May 29, 2019
School of Sustainability PhD student Leah Jones decided to run for 2019-2020 president of GPSA, Graduate and Professional Student Association at Arizona State University, because she wanted to make sure that all students’ voices would be heard and that minority students’ challenges would be addressed.
She won. Jones is now the first black president of GPSA, an accomplishment she called “bittersweet.”
“It’s encouraging to hold that title and to know that it is helping to increase the number of minority students in leadership positions, however at the same time I wish it hadn't taken nearly 15 years for a black president to be elected,” Jones said.
Jones, who was involved with GPSA for two years before being elected its president, said she observed that certain students’ voices were not always heard: “Some students of color said they didn't feel heard by the administration, women expressed a desire for greater resources to address the challenges they face as aspiring academics, and international students voiced challenges in finding internships that would support their visas."
Jones said she has a strong passion for graduate student concerns, and hopes to “advocate for increased support for students of color, hold the administration accountable to the efforts that are already in progress, work to increase the job and internship opportunities for international students, and make sure that all graduate student voices are heard.”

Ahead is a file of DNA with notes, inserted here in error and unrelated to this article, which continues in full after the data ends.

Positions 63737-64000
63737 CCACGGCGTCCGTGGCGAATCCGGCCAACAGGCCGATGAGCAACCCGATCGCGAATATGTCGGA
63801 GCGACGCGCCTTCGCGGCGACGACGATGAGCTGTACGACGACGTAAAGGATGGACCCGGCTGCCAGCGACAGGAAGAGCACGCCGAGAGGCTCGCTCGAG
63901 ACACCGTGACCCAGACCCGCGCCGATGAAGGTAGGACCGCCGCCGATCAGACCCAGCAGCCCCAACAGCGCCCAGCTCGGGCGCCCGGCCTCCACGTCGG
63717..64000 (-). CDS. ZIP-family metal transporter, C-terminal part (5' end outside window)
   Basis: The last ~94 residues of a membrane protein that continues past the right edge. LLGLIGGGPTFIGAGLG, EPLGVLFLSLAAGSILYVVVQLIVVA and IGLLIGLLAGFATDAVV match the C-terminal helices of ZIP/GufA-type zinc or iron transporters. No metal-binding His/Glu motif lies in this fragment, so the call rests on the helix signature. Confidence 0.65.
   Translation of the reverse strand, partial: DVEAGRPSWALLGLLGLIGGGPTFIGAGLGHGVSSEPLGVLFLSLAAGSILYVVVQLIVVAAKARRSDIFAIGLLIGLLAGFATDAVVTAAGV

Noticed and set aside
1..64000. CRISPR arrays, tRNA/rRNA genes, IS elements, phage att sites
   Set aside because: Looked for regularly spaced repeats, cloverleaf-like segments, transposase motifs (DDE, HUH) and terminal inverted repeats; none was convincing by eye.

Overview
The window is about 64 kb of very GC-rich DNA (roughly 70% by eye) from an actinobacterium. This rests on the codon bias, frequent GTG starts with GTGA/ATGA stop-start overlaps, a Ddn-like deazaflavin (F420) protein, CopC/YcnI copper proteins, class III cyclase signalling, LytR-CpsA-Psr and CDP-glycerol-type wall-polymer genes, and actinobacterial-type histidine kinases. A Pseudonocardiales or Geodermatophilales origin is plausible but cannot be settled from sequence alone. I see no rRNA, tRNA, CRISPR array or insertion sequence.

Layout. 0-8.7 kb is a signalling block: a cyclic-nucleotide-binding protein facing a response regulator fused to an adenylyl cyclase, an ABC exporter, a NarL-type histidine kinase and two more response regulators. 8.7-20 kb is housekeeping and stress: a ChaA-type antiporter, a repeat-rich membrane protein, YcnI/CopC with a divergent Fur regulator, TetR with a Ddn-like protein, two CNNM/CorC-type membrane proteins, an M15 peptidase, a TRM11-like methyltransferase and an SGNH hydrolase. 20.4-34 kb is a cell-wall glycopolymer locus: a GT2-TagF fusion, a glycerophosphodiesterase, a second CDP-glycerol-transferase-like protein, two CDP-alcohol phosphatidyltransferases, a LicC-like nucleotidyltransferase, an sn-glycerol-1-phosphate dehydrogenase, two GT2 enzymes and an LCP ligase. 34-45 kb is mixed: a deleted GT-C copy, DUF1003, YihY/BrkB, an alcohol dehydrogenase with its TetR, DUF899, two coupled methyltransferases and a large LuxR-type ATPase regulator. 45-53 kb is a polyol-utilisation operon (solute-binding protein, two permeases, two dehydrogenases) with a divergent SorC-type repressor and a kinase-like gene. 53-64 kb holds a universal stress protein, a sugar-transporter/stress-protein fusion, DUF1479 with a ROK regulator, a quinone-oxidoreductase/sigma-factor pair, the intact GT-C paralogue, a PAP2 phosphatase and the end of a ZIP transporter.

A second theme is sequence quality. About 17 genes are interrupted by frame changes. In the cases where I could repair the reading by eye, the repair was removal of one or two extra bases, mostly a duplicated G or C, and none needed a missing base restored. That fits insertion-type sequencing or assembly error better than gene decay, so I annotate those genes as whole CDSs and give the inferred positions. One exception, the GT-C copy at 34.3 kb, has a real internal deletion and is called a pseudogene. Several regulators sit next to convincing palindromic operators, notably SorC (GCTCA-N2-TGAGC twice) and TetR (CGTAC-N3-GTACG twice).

In addition to her positions in GPSA, Jones has held many leadership roles at ASU: graduate representative in the School of Sustainability, member of the committee that helped create the Sustainability Undergraduate Research Experience program, mentor for students in the Internship for Science-Practice Integration program in the Decision Center for a Desert City, and representative on the University Board for International Student Affairs.
Jones said these roles have allowed her to advocate for international students and improve the programming for their spring orientation, facilitate community building through planning monthly social events, and help execute professional development events. “Additionally, I have helped plan several of the ASU heritage month celebrations and been an informal sounding board for minority students,” she explained.
Jones is expecting to graduate in spring 2021. Before enrolling in the Doctor of Philosophy in Sustainability at ASU, she graduated with a Bachelor of Science in environmental science from the University of Virginia, a few hour’s drive from where she grew up in the Washington, D.C. area. Through her time as an undergraduate student, and subsequent experience working in Spain for a year at a small nonprofit organization that focuses on personal and professional development of college students and recent graduates, Jones said she “developed a love for the academic environment and a passion for sustainability, which led me to pursue my graduate degree here at ASU.”
Jones’s research is generally focused on water governance and sustainability. Specifically, she is examining the interactions between food, energy and water resources (also called the food-energy-water nexus) to understand how the management and governance organizations of those resources can collaborate to reduce unintended consequences. Jones plans to further study these governance interactions and collaborations in Cape Town, South Africa in the context of the 2018 water crisis in the city.
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